Sat, Oct 21 @ Ottawa
Mon, Oct 23 vs Los Angeles
Thu, Oct 26 vs Carolina
Sat, Oct 28 vs Philadelphia
Mon, Oct 30 @ San Jose

After quieting the crowd in Winnipeg, the Maple Leafs play three consecutive games in Toronto in front of what is certain to be an exhilarated fan base.

There’s another three-game home run late in October, so the month now stands as friendly: seven home vs. four road games. That Oct. 30 game against the Sharks does begin a four-game road trip, however.

Scanning the full season, things seem balanced early. The big challenges (road-heavy) come in December, but then comparable opportunities come with a robust home slate to begin 2018 in January.

Stars expect to open camp without unsigned scorer Jason Robertson

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FRISCO, Texas — Young 40-goal scorer Jason Robertson is expected to miss the start of training camp for the Dallas Stars because the team and the restricted free agent haven’t agreed on a new contract.

General manager Jim Nill said there’s been steady, ongoing negotiations over the last couple of weeks with Robertson and his representatives. Nill wouldn’t say what has kept the two sides from reaching a deal, adding there have been “very good discussions.”

The Stars, with new coach Pete DeBoer, open camp Thursday in Cedar Park, Texas, at the home of their AHL team. They have three days of work there before returning to North Texas for their exhibition opener at home on Monday night. They open the regular season Oct. 13 at Nashville.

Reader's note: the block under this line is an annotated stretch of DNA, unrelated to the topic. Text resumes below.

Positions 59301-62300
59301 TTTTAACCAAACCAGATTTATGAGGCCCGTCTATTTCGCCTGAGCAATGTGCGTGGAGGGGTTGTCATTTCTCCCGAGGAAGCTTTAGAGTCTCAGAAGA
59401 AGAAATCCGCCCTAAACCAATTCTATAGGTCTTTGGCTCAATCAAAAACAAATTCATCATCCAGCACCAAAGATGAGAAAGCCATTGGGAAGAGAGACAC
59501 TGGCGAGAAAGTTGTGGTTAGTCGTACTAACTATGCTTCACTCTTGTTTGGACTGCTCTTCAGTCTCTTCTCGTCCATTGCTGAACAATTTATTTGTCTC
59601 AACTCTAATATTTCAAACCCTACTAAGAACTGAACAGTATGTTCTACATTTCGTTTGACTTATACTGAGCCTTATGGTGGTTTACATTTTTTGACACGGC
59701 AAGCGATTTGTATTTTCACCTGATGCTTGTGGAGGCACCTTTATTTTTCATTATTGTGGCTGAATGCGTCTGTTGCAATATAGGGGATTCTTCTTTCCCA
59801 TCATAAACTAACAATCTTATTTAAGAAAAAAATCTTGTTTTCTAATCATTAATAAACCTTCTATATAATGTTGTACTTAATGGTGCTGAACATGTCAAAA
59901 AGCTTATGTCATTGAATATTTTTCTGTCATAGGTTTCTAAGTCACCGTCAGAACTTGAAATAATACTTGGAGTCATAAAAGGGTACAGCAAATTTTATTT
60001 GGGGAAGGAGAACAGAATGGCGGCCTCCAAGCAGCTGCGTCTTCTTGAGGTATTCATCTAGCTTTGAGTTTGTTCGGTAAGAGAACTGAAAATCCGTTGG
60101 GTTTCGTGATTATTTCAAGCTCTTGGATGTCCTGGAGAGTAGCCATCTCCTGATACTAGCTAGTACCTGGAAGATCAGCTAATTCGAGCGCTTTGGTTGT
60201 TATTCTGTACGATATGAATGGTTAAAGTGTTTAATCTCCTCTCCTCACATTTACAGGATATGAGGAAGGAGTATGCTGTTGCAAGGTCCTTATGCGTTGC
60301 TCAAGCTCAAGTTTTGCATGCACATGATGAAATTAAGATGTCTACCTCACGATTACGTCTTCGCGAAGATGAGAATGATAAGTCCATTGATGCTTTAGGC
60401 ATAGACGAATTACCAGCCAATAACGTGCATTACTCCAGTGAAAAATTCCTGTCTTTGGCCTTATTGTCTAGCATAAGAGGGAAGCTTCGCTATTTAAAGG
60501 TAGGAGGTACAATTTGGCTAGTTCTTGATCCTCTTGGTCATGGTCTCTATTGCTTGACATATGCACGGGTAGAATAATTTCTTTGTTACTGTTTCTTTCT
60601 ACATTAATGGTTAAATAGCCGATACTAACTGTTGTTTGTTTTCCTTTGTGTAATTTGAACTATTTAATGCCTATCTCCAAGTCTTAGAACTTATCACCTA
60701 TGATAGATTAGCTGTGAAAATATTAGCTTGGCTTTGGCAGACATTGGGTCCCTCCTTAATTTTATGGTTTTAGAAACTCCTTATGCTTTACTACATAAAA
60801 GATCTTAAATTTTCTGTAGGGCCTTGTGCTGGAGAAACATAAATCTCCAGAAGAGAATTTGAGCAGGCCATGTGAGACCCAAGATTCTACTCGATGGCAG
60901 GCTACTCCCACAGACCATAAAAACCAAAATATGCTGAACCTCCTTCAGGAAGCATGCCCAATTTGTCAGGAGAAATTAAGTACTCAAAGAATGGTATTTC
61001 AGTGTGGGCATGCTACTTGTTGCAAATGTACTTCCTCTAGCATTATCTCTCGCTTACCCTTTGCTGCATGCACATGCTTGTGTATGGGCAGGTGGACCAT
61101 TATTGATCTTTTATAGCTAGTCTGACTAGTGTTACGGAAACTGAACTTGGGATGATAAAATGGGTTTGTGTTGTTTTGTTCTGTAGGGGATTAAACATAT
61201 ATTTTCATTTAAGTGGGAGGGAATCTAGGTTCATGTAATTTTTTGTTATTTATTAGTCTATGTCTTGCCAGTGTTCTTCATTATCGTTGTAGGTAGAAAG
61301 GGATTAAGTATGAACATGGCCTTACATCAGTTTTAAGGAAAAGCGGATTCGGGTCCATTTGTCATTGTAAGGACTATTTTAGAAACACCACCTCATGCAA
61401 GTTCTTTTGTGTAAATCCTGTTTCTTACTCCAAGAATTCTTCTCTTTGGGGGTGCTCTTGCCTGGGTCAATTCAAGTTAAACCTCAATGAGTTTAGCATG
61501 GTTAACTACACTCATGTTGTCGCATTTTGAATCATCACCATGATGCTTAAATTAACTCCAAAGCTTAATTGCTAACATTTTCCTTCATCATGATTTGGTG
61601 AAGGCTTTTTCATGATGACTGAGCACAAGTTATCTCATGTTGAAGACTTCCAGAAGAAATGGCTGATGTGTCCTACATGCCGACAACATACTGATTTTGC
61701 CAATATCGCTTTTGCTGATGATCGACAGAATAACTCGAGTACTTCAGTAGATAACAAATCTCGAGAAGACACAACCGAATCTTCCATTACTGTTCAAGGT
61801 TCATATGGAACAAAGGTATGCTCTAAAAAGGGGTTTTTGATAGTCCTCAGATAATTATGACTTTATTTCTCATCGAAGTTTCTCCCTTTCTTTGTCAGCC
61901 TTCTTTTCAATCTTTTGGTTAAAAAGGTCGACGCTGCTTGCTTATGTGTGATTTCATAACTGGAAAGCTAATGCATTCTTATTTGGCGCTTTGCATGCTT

“I think he’s disappointed he’s not at camp, we are too,” Nill said before the team departed for the Austin area. “I think it’s very important for a younger player and as you mentioned, the (new) coaching staff. … We do have some time on our side, but we wish he gets here as soon as he can.”

Robertson had a base salary of $750,000 last season, the end of a $2.775 million, three-year contract. He still has five more years before he has the opportunity to become an unrestricted free agent.

The left wing turned 23 soon after the end of last season, when he had 41 goals and 38 assists for 79 points in his 74 games. Robertson joined Hockey Hall of Famer Mike Modano, Jamie Benn and Tyler Seguin as the only 40-goal scorers since the franchise moved to Dallas in 1993.

A second-round draft pick by the Stars in 2017, Robertson has 125 points (58 goals, 67 assists) in his 128 NHL games. He had one goal and three assists in his first postseason action last season, when Dallas lost its first-round playoff series in seven games against Calgary.